Long lines formed as children in costumes waited patiently to get their own taste of history, dating from a long time ago, in a galaxy far, far, away.
The Tacoma Art Museum hosted a night dissecting the inspirations of Colin Cantwell, renowned set designer and concept artist for films like George Lucas’ Star Wars IV: A New Hope, Steven Spielberg’s Close Encounters of the Third Kind, Stanly Kubrick’s 2001: A Space Odyssey, and John Badham’s War Games.
Fans were able to purchase signed prints of Cantwell’s original concept illustrations for A New Hope, the film that launched the Star Wars franchise, at the event and take photos with him.
Cantwell, the first person to graduate UCLA with a degree in animation, was a trailblazer in several different lines of work. He worked on creating the first ever Omnimax theater for the San Diego Hall of Science, which are now commonly used for planetariums and other unique presentation settings.
Additionally, Cantwell worked on one of the first real color monitors sold to Hewlett-Packard (HP). This made it possible for computer screens to display a multitude of colors, instead of two or three colors, which subsequently changed the way people used computers in their everyday lives.
What has immortalized Cantwell to many, though, was his iconic creations, set, and sound design for some of the most famous movies set in space, ever.
“The things you shoot in space are generally shot in the studio, which means simulating the flight characteristic and things. The lighting has to be insanely different to appear to be happening out in natural space in various complex scenes,” Cantwell said.
Cantwell is also known in the film industry for his pioneering design technique, which he calls “kit-bashing.” He describes the process as disassembling previously used models and items, and reassembling them into something new. Fans at the event got to look at some of the original kit-bashes he presented to George Lucas, which got him the job on A New Hope as the creator of all things that flew. Some kit-bashes, Cantwell said, contained pieces from over 200 different other models.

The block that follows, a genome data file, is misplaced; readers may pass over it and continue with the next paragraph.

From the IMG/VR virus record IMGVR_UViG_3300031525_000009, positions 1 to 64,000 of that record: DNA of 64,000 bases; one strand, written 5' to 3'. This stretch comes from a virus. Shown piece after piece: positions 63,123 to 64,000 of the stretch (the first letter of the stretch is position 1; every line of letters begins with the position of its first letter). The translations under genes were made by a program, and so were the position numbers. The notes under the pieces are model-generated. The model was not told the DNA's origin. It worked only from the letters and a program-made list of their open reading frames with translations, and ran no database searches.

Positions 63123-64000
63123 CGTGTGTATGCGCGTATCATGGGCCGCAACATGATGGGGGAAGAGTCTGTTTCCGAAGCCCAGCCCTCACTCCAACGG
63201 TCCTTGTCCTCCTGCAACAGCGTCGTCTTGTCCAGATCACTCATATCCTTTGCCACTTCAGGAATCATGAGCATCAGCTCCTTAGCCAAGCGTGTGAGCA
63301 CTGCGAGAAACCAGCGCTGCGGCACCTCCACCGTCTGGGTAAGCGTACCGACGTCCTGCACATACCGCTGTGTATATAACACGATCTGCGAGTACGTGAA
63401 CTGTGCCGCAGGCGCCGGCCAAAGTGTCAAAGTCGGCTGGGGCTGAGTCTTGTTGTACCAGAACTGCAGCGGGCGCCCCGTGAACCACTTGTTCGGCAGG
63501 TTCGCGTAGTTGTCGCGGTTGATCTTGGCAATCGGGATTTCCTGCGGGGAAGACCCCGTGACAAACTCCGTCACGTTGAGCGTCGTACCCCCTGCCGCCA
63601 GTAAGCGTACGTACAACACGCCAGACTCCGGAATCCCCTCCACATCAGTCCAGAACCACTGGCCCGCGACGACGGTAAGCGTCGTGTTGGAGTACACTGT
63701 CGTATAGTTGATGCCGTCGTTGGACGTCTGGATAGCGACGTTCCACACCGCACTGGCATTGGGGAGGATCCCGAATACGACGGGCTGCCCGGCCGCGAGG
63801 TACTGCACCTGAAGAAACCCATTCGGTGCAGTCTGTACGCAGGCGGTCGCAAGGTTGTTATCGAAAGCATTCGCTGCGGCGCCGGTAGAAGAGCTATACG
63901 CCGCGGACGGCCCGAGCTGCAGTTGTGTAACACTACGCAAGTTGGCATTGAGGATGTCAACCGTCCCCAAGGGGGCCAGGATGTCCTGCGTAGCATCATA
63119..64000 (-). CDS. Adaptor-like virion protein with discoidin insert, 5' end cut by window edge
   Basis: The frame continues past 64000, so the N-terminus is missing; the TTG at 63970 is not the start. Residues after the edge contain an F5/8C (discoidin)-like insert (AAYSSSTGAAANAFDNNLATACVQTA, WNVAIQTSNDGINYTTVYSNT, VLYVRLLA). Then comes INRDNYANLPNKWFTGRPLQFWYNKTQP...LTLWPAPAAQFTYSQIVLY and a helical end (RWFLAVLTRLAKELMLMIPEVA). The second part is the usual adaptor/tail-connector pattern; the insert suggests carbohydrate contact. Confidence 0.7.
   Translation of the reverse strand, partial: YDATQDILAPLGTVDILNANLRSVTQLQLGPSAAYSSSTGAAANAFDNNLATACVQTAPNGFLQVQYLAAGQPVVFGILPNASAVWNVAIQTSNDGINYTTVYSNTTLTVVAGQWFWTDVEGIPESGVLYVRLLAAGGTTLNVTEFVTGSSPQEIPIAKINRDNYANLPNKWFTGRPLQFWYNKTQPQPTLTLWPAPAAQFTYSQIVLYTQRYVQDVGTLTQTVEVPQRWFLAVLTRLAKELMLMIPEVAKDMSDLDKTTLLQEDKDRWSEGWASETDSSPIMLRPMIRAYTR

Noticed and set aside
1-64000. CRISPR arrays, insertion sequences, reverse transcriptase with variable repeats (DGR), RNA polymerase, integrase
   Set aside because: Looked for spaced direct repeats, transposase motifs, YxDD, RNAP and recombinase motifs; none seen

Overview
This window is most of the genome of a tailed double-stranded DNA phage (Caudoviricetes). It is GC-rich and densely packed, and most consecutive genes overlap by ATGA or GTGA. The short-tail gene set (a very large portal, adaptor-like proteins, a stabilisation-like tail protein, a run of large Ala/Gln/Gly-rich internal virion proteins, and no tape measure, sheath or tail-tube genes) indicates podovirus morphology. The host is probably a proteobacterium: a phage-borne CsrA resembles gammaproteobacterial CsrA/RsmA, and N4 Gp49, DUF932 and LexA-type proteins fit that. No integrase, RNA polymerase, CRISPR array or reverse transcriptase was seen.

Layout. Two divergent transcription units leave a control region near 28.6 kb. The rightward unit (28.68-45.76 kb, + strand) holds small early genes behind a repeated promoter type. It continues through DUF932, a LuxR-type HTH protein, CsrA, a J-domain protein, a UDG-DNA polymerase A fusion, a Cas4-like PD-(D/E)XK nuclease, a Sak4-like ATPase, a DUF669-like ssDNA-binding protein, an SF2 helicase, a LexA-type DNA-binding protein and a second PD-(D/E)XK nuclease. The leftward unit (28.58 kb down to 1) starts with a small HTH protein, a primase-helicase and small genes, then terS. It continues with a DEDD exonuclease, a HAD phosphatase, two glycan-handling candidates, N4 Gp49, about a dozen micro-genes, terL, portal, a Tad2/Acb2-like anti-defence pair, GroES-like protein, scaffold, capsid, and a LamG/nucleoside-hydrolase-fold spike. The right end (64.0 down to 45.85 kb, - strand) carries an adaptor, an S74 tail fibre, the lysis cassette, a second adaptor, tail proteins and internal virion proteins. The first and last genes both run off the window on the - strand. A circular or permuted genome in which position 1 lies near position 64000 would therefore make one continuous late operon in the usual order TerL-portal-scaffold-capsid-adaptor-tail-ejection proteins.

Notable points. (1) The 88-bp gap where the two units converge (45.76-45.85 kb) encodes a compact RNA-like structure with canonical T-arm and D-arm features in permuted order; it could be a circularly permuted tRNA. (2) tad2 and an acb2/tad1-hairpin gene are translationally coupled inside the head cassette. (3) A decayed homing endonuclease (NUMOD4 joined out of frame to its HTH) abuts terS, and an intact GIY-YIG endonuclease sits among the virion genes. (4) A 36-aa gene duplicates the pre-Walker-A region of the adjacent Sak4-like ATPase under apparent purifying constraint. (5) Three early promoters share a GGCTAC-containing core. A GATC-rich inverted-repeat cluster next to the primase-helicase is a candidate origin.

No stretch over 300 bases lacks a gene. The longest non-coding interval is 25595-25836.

Those in attendance also got to listen to him describe the inspiration behind some of most identifiable starfighters and cruisers from the Star Wars franchise, including the X-wing, the Millennium Falcon, the Death Star, TIE Fighters, and more.
Cantwell remarked how the lack of description from Lucas allowed him to have freedom to create the space scenes the way he envisioned, so long as it kept with the vague description in the film’s script.
“It wasn’t clear at all, how it would get ready for battle,” Cantwell said when he described his creation of the X-wing. “It had to be able to fly in formations, organized, and to maneuver and get out of danger. And it had to be extremely effective, and had to sort of be WWII [esthetic].”
With those details in mind, Cantwell began creating the design for the starfighter’s look.
“I pictured that when it was going into battle it had to kind of open like a kite, and that it had to be powerful, to survive battle, and had to transform at the will of the pilot,” Cantwell said. “When it opened up, it would be like the cowboy drawing his guns.”
Cantwell also went into detail about his experience working with Stanly Kubrick, who he referred to as “the best nerd in the business.” Cantwell worked with Kubrick on 2001: A Space Odyssey and was responsible for all space scenes, and eventually the film’s score, since Kubrick hired and fired four different composers during the filming process.
“He was the greatest filmmaker alive at that time and he was using his power every day, every hour, adventuring into territory that no one else would touch,” Cantwell said.
Cantwell actually talked Kubrick into changing the opening scene of the film to the shot of Earth with the legendary theme track coming in quietly. The scene has since been parodied over and over again throughout society, and is often used as an everyday pop-culture reference.
“Kubrick’s filmmaking made that very powerful change appropriate, in my mind, that would give life to the stature of what the audience was about to experience.”
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